Volatility Stop Indicator | Indicator Series

Introduction to the Volatility Stop Indicator

Visually, the Volatility Stop Indicator looks like a series of dots under your price bars during uptrends–almost like the dots are supporting the price from underneath–and over your price bars during downtrends–weighing on the price from above. The purpose of the Volatility Stop Indicator is to show precisely where on the chart (and when in time) one price trend ends and the next begins.  (Try out indicators on Tradingview.com

Of course, where (and when) one trend ends and the next begins depends on how far you’ve zoomed into your chart. Try this:

  1. Enable the Volatility Stop Indicator.
  2. Click the “1Y” button so that your chart shows price bars for the last year. 
  3. Notice how many days, weeks, or months the stock’s different trends have lasted over the past year, according to where the Volatility Stop Indicator’s dots show up.
  4. Click the “1M” button so that your chart shows price bars for only the past month.
  5. Notice how, now that you’ve zoomed in this far, the Volatility Stop Indicator shows many more, shorter trends than it did in the 1-year view.

Why We Use It

We use a Volatility Stop Indicator because an average true range (“ATR”) indicator would be too sensitive and make us exit our positions prematurely. 

The ATR is data about the price of the underlying security. The Volatility Stop Indicator shows us contextual data about the ATR–metadata–to prevent us from misinterpreting it. Try enabling both indicators at once and finding the frequent differences between where their respective plots show up.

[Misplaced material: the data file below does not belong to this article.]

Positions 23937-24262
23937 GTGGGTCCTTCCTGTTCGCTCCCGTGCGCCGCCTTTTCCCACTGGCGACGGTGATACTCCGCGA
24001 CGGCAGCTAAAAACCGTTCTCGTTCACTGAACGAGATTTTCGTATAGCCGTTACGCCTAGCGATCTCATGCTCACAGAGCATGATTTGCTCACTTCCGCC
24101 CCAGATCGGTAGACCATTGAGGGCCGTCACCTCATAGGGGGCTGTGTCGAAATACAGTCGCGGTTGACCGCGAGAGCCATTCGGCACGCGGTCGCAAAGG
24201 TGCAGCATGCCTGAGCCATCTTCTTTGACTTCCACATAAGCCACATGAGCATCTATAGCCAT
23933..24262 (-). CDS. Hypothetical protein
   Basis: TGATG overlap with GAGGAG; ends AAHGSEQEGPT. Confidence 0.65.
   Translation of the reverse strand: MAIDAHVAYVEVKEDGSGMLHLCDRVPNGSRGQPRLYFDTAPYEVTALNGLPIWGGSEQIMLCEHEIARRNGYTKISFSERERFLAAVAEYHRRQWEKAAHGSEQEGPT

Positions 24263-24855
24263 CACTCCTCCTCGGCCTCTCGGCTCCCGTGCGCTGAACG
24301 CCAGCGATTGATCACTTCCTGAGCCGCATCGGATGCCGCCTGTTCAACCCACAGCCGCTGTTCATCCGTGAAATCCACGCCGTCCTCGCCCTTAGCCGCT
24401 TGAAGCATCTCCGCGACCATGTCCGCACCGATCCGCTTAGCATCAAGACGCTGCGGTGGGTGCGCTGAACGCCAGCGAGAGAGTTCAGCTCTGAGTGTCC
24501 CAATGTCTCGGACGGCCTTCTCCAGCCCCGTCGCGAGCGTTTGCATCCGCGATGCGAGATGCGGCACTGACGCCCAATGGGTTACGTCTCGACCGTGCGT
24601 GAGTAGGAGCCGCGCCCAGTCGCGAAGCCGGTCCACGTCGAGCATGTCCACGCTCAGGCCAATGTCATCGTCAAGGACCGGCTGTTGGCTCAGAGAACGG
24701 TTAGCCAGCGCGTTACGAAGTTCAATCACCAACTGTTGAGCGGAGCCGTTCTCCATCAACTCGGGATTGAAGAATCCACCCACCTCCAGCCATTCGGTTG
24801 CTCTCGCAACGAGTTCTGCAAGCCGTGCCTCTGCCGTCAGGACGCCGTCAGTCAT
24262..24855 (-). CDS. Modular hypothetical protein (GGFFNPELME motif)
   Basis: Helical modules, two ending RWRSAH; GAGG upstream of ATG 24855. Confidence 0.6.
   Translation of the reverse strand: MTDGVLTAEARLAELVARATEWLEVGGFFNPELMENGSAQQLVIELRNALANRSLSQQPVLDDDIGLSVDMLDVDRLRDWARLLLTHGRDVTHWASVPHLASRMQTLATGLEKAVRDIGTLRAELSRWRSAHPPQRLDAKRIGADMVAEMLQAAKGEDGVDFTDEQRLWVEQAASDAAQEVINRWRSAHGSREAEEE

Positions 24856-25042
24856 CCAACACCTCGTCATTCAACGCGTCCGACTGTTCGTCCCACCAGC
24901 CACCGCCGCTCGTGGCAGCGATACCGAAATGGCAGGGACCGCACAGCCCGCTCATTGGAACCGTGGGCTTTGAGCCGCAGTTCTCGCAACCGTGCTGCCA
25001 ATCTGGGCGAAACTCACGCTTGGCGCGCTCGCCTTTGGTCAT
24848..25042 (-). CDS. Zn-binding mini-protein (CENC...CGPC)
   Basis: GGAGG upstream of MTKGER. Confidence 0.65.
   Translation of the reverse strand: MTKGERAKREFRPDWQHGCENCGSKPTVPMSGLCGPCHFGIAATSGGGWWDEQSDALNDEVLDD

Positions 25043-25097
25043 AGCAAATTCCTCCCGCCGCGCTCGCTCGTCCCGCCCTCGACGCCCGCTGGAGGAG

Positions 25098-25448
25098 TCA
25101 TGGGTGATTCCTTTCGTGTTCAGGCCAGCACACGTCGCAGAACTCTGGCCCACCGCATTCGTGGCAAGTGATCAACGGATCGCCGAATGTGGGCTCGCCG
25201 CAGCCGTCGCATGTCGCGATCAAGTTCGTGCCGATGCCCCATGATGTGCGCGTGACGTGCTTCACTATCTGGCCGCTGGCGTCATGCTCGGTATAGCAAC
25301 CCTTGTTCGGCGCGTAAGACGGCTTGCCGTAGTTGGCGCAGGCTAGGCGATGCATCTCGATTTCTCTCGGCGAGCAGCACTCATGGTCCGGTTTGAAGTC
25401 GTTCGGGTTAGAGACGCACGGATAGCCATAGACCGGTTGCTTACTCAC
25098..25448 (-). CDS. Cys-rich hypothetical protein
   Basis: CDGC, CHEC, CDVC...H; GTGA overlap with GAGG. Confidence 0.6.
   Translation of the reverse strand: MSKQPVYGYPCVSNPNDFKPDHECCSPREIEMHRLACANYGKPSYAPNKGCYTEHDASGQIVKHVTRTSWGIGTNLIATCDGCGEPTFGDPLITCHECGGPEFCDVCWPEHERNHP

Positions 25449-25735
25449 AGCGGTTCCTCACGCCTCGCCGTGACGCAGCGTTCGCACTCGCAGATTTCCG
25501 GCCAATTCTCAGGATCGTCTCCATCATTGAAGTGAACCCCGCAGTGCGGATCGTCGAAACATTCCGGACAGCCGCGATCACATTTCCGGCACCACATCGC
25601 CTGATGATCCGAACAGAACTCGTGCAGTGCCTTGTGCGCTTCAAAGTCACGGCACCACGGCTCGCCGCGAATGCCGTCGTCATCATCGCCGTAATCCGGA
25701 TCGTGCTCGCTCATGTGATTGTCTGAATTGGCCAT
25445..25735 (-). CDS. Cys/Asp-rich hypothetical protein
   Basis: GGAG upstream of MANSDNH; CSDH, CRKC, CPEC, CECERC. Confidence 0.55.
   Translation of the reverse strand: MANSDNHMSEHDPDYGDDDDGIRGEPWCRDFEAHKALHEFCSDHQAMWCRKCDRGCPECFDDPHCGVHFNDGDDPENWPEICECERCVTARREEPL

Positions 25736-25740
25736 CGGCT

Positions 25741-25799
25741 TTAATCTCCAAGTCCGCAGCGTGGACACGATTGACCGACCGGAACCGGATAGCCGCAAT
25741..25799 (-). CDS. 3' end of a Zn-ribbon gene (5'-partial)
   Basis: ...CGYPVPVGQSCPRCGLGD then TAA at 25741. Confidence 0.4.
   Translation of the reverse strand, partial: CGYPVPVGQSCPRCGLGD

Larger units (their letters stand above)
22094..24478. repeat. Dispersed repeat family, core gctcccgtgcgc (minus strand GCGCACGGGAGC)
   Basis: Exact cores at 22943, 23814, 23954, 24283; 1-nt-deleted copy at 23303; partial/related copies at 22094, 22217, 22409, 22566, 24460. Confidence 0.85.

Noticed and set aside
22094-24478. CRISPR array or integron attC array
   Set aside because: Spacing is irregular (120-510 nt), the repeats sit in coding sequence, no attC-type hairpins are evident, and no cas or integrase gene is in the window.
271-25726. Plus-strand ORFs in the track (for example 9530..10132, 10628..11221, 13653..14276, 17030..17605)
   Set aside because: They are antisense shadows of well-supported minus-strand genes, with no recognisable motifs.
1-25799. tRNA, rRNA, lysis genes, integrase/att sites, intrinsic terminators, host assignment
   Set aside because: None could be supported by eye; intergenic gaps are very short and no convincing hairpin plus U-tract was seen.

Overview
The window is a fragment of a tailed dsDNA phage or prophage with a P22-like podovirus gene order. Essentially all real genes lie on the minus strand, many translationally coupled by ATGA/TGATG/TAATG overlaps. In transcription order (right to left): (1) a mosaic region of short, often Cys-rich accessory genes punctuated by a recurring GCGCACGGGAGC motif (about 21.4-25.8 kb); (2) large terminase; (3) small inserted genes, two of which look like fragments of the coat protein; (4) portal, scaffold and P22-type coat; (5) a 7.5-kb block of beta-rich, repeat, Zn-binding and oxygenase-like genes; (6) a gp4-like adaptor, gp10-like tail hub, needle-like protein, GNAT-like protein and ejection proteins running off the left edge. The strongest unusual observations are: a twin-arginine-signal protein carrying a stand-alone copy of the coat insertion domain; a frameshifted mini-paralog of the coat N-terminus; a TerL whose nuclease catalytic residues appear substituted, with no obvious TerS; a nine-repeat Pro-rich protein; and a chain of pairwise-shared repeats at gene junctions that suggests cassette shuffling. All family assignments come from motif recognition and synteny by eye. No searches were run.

Pro tip: The differences become extra apparent when you change your volatility stop’s display style to “area”. Now you can see, in stark contrast, all the times when an ATR indicator alone might have fooled a trader into thinking a particular trend was reversing, when in fact these were just moments of market noise. 

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J. Welles Wilder invented both the average true range and the Volatility Stop Indicator and discussed both in his 1978 book, New Concepts in Technical Trading Systems. Wilder’s writings–especially New Concepts–are canonical for technical traders. In addition to the ATR and Volatility Stop Indicator, New Concepts discusses other now-ubiquitous technical indicators of Wilder’s invention, including the relative strength index.

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